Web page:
Boas worked with the Kwakiutl and Kwakwaka’wakw people during the time that potlach was banned, so while his intention may have been to preserve their culture for posterity’s sake, he and Hunt ended up creating a repository of knowledge that has helped people recover knowledge the Canadian government tried to quash.

Beside U’mista Cultural Centre at Alert Bay it is the now-empty field where St. Michael’s residential school stood. The building was demolished with a healing ceremony in 2015.

For more news from Vancouver Island and beyond delivered daily into your inbox, please click here.

First NationsMuseum

 

The old door from St. Michael’s Residential School, which used to stand beside the U’mista Cultural Centre at Alert Bay. This door, on display in a corner of U’mista is all that remains of the physical building, which was demolished in 2015. (Zoë Ducklow photo)

A totel pole at the original ‘Namgis burial ground at Alert Bay. This totem depicts a thunderbird, a killer whale, a man holding a copper, a the head of dzunuk̓wa. The carver is unknown. (Zoë Ducklow photo)

Just Posted

Side Bay access confirmed as North Island forest service roads get a minor facelift

Remote beach route no longer ‘up in the bureaucratic air’ thanks to COVID-19 recovery funding

Vancouver Island parents say schools not appropriate voting stations

Elections B.C. says site of polling stations not yet determined, working with Dr. Henry’s office

PHOTOS: 2nd calf in a month confirmed among Southern Resident killer whale pod

Center for Whale Research said they will eagerly await to observe the calf to evaluate its health

Duncan man at large after massive Alberta drug bust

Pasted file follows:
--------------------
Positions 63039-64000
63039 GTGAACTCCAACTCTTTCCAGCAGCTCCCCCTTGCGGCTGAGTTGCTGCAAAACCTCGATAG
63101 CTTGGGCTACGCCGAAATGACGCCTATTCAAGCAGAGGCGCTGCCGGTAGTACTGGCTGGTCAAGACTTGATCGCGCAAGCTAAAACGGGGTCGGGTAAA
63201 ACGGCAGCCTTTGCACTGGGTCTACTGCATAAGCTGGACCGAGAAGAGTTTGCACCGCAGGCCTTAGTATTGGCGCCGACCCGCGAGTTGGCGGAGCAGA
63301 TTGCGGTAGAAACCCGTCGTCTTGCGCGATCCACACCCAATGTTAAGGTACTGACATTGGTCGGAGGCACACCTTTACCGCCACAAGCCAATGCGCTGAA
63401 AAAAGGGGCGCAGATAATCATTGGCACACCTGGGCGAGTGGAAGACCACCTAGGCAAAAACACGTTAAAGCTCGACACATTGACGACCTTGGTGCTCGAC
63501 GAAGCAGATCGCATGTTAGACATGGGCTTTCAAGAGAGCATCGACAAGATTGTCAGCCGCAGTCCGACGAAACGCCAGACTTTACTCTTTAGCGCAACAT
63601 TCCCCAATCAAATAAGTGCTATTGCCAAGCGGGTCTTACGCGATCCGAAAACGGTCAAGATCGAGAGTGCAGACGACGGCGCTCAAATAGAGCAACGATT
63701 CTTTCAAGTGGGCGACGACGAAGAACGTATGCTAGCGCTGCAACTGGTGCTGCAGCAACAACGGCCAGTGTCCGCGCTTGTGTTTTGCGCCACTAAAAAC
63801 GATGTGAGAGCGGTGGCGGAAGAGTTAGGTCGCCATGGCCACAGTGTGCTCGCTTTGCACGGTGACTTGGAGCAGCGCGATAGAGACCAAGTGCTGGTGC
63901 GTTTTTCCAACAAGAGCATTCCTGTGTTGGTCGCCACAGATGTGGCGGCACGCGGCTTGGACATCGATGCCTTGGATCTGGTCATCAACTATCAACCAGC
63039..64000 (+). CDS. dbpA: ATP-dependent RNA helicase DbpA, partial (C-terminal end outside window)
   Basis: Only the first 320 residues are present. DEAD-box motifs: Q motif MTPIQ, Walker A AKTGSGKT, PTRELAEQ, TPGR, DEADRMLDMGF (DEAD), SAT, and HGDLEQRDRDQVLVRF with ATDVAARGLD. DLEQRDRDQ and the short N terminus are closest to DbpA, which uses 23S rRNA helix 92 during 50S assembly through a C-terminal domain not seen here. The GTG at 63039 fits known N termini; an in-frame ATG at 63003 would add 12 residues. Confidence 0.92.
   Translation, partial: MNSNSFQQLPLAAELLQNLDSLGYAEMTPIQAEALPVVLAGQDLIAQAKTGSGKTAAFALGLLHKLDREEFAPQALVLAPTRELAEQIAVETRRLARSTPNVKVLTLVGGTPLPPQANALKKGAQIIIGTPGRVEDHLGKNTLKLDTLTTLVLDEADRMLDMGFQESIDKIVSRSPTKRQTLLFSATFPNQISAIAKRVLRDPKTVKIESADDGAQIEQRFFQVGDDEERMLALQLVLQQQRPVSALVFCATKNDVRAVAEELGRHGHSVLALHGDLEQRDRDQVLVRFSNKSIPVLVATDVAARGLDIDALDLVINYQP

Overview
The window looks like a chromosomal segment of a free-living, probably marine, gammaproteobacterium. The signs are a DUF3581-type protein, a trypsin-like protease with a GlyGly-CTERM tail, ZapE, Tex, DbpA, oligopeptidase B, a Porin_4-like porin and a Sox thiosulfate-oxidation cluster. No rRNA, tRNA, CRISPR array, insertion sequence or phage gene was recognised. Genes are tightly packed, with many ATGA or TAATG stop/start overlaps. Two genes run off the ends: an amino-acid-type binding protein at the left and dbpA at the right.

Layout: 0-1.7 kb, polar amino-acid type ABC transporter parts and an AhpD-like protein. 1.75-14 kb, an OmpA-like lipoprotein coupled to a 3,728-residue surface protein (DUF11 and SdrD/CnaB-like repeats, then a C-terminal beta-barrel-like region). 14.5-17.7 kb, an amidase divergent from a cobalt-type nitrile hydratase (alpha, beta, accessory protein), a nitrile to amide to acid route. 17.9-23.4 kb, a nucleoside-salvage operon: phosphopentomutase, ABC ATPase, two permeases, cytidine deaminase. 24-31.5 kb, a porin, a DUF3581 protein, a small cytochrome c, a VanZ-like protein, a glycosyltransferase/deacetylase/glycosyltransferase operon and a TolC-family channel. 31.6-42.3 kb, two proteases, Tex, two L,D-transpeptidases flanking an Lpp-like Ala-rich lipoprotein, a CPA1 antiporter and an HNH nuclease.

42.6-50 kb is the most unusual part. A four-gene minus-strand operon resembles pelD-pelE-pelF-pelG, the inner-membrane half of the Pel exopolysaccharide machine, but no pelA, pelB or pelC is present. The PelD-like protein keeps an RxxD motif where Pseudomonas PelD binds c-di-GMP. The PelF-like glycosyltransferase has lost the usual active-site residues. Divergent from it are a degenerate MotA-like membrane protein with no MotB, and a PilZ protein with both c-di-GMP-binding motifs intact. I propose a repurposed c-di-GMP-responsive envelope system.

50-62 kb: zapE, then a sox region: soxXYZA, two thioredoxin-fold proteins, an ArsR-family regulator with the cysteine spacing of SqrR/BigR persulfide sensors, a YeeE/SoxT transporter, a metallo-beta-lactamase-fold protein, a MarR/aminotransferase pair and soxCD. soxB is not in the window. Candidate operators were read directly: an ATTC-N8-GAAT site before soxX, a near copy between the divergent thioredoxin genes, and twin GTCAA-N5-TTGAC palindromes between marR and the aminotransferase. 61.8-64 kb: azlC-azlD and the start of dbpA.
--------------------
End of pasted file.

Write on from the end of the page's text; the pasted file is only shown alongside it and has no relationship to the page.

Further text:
Eight people are facing 33 charges in what police have dubbed Project Incumbent

Lumber hitting record-high prices as supply lags behind demand

B.C.’s forest industry hasn’t been able to keep pace with the COVID-19 building boom

B.C. records 98 more COVID-19 cases, most in Lower Mainland

One new senior home outbreak, Surrey Memorial outbreak over

97 distressed horses, cats and dogs seized from farm in Princeton

RCMP assisted as BC SPCA executed search warrant

Neighbours concerned about proposed apartment complex on Island Highway

City says it’s early in the process, still, and residents will ‘absolutely’ have their concerns heard

Trudeau ‘disappointed’ by RCMP treatment of Sikh officers over mask issue

World Sikh Organization of Canada said taking Sikh officers off the front lines constitutes discrimination

Liberals reach deal with NDP on COVID-19 aid bill, likely averting election

NDP and the Liberals have reached an agreement on COVID-19 sick-leave

$250K reward offered as investigation continues into Sea to Sky Gondola vandalism

Police also asking for specific footage of Sea to Sky highway around time of incident

Money laundering inquiry delayed over of B.C. election: commissioner

Austin Cullen says the hearings will start again on Oct. 26

Lockdown quickly lifted at Nanaimo District Secondary School

NDSS was under lockdown mid-morning Friday, Sept. 25

B.C. salmon farms challenge activists’ demands for site closures

News reporting also unfair, inaccurate and distorted

Most Read